But will Starmer do that? Like Biden, he has changed his tone in recent weeks as evidence of Israeli atrocities has become overwhelming. But the substance of his position has shifted only marginally since October, when he was asked in a radio interview if Israel had the right to cut off water and power to Gaza and replied, “I think Israel does have that right,” a statement he later claimed was a reference only to Israel’s having a right to defend itself.

Even now, after more than 30,000 deaths, Labour continues to support supplying arms to Israel and has not been insisting that Netanyahu abandon plans for an assault on Rafah as part of a hostage deal.

Despite the electoral warning signals, Starmer is unlikely to change his position on Gaza unless the White House does. In January, he told Labour MPs that he is in regular contact with Biden’s national security adviser Jake Sullivan on Gaza. In February, he boasted that he had “crafted” the ambiguous resolution Labour tabled in the House of Commons on Gaza after speaking to US Secretary of State Anthony Blinken.

It is not yet clear how all this will play out when the UK’s general election comes. Manchester University professor Rob Ford says the “fragmentation” seen in the local elections “confirms what we see in polling: a restive electorate that is angry at the Conservatives, unenthused by Labour and open to new alternatives.”

The BBC estimated the Labour vote in the local elections to be equivalent to a national vote share of 34 percent, well below the 44 percent average Labour has been gaining in opinion polls. For Sky News, Plymouth University professor Michael Thrasher projected that Labour is on course to be the largest party in Parliament but will fall short of a Commons majority by 32 seats.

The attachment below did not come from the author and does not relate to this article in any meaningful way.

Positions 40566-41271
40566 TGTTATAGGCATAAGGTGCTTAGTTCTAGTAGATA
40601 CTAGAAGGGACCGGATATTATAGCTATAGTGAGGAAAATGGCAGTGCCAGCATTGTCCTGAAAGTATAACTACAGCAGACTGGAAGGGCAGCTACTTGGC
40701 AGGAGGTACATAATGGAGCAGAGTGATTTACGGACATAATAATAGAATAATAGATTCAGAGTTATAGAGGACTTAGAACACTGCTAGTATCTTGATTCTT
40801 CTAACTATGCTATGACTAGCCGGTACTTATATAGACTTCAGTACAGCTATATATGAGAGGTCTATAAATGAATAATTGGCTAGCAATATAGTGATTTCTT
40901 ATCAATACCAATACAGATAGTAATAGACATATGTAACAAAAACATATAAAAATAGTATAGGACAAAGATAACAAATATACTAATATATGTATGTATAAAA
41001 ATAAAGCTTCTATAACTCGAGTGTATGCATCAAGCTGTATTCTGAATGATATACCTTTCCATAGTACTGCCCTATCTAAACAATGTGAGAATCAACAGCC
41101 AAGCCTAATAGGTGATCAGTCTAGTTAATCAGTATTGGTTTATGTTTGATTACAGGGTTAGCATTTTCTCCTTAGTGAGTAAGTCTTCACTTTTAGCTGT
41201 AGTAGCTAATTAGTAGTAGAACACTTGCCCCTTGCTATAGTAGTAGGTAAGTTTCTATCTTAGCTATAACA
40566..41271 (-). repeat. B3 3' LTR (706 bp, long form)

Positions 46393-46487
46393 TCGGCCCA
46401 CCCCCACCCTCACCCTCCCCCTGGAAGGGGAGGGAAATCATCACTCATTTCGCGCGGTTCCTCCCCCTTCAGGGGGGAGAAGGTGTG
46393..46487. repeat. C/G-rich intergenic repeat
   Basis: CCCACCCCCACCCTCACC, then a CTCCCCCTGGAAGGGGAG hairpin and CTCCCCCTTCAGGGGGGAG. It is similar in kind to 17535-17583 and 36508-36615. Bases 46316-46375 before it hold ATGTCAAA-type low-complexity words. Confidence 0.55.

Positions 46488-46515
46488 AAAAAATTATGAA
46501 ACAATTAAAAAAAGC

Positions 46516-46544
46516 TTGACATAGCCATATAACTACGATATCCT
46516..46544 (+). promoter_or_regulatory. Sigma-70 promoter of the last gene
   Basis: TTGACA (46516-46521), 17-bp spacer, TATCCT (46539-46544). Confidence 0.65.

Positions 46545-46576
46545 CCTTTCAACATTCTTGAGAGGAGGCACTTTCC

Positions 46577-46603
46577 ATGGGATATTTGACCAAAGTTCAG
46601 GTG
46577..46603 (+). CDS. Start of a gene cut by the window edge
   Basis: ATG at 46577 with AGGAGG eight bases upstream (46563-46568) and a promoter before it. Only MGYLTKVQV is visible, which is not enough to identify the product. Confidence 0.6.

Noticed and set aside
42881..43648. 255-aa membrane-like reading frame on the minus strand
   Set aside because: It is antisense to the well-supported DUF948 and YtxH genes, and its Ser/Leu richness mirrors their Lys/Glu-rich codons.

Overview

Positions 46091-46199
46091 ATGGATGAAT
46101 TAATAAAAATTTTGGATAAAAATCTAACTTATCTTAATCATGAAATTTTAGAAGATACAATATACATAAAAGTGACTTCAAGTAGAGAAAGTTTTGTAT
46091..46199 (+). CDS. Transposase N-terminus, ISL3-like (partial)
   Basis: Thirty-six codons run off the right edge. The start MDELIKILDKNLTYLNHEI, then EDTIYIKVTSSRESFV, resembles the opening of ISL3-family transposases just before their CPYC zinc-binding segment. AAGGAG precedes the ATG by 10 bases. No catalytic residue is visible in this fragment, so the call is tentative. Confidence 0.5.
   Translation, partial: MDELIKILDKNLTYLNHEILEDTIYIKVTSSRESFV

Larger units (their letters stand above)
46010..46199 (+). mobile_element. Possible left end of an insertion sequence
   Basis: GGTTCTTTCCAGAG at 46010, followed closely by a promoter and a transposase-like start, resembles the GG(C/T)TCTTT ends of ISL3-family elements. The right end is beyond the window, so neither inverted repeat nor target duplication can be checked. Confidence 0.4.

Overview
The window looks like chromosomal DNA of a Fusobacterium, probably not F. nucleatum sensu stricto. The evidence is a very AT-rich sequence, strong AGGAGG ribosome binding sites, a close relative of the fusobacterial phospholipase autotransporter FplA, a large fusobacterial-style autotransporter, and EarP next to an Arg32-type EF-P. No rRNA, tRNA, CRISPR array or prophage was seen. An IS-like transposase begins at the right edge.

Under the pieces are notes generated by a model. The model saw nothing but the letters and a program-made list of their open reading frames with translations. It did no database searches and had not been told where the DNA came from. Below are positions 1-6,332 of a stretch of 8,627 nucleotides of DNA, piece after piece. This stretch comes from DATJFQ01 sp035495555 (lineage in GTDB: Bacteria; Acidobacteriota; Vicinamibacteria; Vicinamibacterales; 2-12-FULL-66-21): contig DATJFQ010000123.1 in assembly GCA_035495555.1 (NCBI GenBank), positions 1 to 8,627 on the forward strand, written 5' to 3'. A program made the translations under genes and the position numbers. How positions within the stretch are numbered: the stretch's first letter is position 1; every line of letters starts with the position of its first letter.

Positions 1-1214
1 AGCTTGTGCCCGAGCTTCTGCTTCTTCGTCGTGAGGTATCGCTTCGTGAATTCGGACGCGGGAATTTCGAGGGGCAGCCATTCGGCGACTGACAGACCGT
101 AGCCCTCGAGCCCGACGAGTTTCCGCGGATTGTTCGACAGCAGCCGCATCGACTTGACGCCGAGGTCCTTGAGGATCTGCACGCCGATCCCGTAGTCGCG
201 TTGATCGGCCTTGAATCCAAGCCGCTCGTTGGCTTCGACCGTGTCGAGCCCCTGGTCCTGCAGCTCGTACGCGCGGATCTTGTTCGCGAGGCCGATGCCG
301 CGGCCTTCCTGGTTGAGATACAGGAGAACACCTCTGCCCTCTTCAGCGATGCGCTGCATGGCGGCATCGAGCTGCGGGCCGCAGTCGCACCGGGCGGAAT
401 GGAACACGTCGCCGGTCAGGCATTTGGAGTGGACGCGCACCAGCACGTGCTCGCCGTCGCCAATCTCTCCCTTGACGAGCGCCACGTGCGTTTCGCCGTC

In general elections, Britain’s first-past-the-post system favors the two major parties. But the Greens and independents tend to be strong in seats where there is little or no chance that votes for them will let the Conservatives win. That means left-leaning voters will be under less pressure to back Labour as the lesser evil, giving Greens and independents a better chance of adding to the handful of seats they currently hold. The upshot could well be a hung Parliament in which Starmer, ironically, needs the backing of his strongest Gaza critics to form a government.

The trouble with calling people fleas is that they can and do bite back.

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Steve Howell

Steve Howell is a journalist and the author of Game Changer: Eight Weeks That Transformed British Politics, a book on the 2017 UK general election—during which he was an adviser to Labour leader Jeremy Corbyn. He has also written two novels, Collateral Damage and Over The Line.